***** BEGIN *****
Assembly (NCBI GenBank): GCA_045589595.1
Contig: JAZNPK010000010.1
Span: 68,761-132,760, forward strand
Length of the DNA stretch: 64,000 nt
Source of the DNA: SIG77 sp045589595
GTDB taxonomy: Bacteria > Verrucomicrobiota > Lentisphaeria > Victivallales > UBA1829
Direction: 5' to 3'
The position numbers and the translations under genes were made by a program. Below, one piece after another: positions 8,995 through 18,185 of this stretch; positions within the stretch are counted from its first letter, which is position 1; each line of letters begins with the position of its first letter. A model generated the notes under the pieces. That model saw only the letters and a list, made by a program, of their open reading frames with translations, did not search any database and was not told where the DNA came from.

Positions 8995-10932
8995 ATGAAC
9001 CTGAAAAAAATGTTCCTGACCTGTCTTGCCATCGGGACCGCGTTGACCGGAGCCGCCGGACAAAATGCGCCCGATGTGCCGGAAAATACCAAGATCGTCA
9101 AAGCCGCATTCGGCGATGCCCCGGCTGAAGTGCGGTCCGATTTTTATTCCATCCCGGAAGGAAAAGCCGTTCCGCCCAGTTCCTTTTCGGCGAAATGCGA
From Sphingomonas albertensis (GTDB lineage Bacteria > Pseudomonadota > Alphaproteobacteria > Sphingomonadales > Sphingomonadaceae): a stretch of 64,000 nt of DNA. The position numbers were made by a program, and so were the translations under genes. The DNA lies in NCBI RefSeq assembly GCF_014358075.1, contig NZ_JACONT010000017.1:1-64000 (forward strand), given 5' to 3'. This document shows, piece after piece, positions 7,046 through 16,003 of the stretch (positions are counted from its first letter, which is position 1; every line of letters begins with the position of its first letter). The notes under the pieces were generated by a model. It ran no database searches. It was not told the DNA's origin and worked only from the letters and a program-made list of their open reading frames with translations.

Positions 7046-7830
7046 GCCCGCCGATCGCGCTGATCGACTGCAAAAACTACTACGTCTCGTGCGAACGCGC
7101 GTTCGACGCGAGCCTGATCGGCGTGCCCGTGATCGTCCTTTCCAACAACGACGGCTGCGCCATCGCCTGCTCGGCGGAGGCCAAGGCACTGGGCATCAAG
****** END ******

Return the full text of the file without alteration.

Assembly (NCBI GenBank): GCA_045589595.1
Contig: JAZNPK010000010.1
Span: 68,761-132,760, forward strand
Length of the DNA stretch: 64,000 nt
Source of the DNA: SIG77 sp045589595
GTDB taxonomy: Bacteria > Verrucomicrobiota > Lentisphaeria > Victivallales > UBA1829
Direction: 5' to 3'
The position numbers and the translations under genes were made by a program. Below, one piece after another: positions 8,995 through 18,185 of this stretch; positions within the stretch are counted from its first letter, which is position 1; each line of letters begins with the position of its first letter. A model generated the notes under the pieces. That model saw only the letters and a list, made by a program, of their open reading frames with translations, did not search any database and was not told where the DNA came from.

Positions 8995-10932
8995 ATGAAC
9001 CTGAAAAAAATGTTCCTGACCTGTCTTGCCATCGGGACCGCGTTGACCGGAGCCGCCGGACAAAATGCGCCCGATGTGCCGGAAAATACCAAGATCGTCA
9101 AAGCCGCATTCGGCGATGCCCCGGCTGAAGTGCGGTCCGATTTTTATTCCATCCCGGAAGGAAAAGCCGTTCCGCCCAGTTCCTTTTCGGCGAAATGCGA
From Sphingomonas albertensis (GTDB lineage Bacteria > Pseudomonadota > Alphaproteobacteria > Sphingomonadales > Sphingomonadaceae): a stretch of 64,000 nt of DNA. The position numbers were made by a program, and so were the translations under genes. The DNA lies in NCBI RefSeq assembly GCF_014358075.1, contig NZ_JACONT010000017.1:1-64000 (forward strand), given 5' to 3'. This document shows, piece after piece, positions 7,046 through 16,003 of the stretch (positions are counted from its first letter, which is position 1; every line of letters begins with the position of its first letter). The notes under the pieces were generated by a model. It ran no database searches. It was not told the DNA's origin and worked only from the letters and a program-made list of their open reading frames with translations.

Positions 7046-7830
7046 GCCCGCCGATCGCGCTGATCGACTGCAAAAACTACTACGTCTCGTGCGAACGCGC
7101 GTTCGACGCGAGCCTGATCGGCGTGCCCGTGATCGTCCTTTCCAACAACGACGGCTGCGCCATCGCCTGCTCGGCGGAGGCCAAGGCACTGGGCATCAAG